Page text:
My first Michelin starred restaurant experience came to an end, leaving me and my friends wanting more. Even though I was not completely satisfied with the food, I'm certainly willing to give it another shot. Soon I hope.
From a one-Michelin starred kitchen to my little expat kitchen. From French cuisine to Greek cuisine. From Dutch seasonal produce to Greek Kalamata olives. Kalamata is a region of southern Greece that produces not only these sumptuous olives but also olive oil of excellent quality. Kalamata olives have such an extraordinarily pure and rich taste that is incomparable. Most of the olives are slit before being brined in sea salt or soaked in wine vinegar which marinates them, allowing the flavors to penetrate their flesh. They are usually sold packed in olive oil, brine, or vinegar. This natural, dark brown gem of an olive is one of the most famous Greek exports and they are coveted worldwide which is only natural, since they are one of the most flavorful olives in the world and my own personal favorites. Using them in this recipe of Greek pie rolls was a revelation.
A bite of Greece is a phrase that one can use to describe these pie rolls. Dough with olive oil and freshly squeezed orange juice, succulent olives, fresh fragrant mint, slightly caramelized onions, sesame seeds. Can it get healthier than that? It can. These pie rolls are baked in the oven as opposed to being fried which is the norm with small individual pies in Greek cuisine.
Making my own dough for any kind of pie is essential. Nothing tastes like the homemade stuff and in this case, it is more than true. Apart from being healthy, it is also quick and easy to make. Using olive oil rather than butter makes the dough lighter, shinier and more luscious and what's more important is that olive oil doesn't make the dough greasy. That seems to be the problem with most types of dough that include butter.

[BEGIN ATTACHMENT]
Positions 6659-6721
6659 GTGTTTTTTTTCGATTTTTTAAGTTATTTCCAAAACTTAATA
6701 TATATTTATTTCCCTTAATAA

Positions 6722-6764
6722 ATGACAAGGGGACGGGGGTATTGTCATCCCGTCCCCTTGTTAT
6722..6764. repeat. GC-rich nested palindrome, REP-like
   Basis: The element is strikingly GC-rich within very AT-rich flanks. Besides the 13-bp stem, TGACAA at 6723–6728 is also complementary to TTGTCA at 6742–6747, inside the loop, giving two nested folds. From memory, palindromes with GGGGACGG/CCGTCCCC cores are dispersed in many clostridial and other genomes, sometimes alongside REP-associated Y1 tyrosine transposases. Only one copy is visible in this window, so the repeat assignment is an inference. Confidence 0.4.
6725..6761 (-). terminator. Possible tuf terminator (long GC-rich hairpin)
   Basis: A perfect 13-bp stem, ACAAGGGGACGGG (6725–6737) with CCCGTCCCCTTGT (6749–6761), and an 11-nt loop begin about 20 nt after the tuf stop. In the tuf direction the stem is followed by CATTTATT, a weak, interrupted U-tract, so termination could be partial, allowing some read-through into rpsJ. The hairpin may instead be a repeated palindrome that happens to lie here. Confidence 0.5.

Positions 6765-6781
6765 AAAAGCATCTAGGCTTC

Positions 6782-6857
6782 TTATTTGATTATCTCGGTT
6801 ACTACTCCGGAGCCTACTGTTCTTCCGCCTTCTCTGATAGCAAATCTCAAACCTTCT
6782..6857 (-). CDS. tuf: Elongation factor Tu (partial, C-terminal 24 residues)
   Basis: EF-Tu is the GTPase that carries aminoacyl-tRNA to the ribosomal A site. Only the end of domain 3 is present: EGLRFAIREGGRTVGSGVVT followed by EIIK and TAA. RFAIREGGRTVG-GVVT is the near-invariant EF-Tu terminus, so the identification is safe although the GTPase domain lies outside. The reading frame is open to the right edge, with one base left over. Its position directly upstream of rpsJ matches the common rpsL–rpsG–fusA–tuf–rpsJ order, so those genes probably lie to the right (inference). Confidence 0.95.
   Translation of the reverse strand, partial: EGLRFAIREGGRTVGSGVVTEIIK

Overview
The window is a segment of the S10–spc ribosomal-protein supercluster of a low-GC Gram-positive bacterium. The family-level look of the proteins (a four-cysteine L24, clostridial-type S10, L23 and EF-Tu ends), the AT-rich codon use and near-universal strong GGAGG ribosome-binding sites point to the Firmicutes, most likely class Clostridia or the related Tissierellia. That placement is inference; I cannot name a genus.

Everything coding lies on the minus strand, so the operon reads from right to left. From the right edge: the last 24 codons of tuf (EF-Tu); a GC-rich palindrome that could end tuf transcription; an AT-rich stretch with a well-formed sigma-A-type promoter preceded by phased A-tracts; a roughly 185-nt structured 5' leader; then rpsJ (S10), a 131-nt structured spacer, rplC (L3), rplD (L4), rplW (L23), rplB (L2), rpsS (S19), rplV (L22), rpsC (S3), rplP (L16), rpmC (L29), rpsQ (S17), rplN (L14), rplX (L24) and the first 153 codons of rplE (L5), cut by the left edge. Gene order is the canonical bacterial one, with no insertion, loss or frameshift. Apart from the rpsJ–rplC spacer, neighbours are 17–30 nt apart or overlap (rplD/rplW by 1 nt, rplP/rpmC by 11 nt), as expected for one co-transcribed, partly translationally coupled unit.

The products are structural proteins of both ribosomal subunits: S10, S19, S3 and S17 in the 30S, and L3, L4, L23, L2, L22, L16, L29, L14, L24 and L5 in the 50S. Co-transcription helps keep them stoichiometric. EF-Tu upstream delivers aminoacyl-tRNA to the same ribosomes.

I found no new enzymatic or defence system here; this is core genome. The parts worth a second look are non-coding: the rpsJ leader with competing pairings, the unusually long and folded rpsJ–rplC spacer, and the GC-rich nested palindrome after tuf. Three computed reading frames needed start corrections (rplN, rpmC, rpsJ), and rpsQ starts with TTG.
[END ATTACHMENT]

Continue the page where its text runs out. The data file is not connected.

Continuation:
The filling of these pie rolls is superb, with gorgeous flavors. Biting into one of these, you can taste the slight saltiness of the Kalamata olives along with their fruity flavor which pairs perfectly with the herby mint and the sweetness of the lightly caramelized onions. The dough is fluffy but firm and melts in the mouth, and the taste of orange zest in the filling brings out the flavor of the orange juice in the dough, giving a sweetened citrus flavor to the pies and making them more complex. The sesame seeds on top, add a nutty taste and a great contrast of textures with their crunchy quality.
They make a terrific snack for those hungry moments at work and a perfect buffet item for a party. Serve them as starters for a Sunday lunch or a dinner and pair them with a lager beer. Add to the filling of these fun pie rolls a little crumbled feta cheese and you'll have a Greek extravaganza of flavors. Enjoy them!
Greek Individual Pie Rolls with Kalamata Olives or "Pitakia me Elies Kalamon"
Adapted from Christoforos Peskias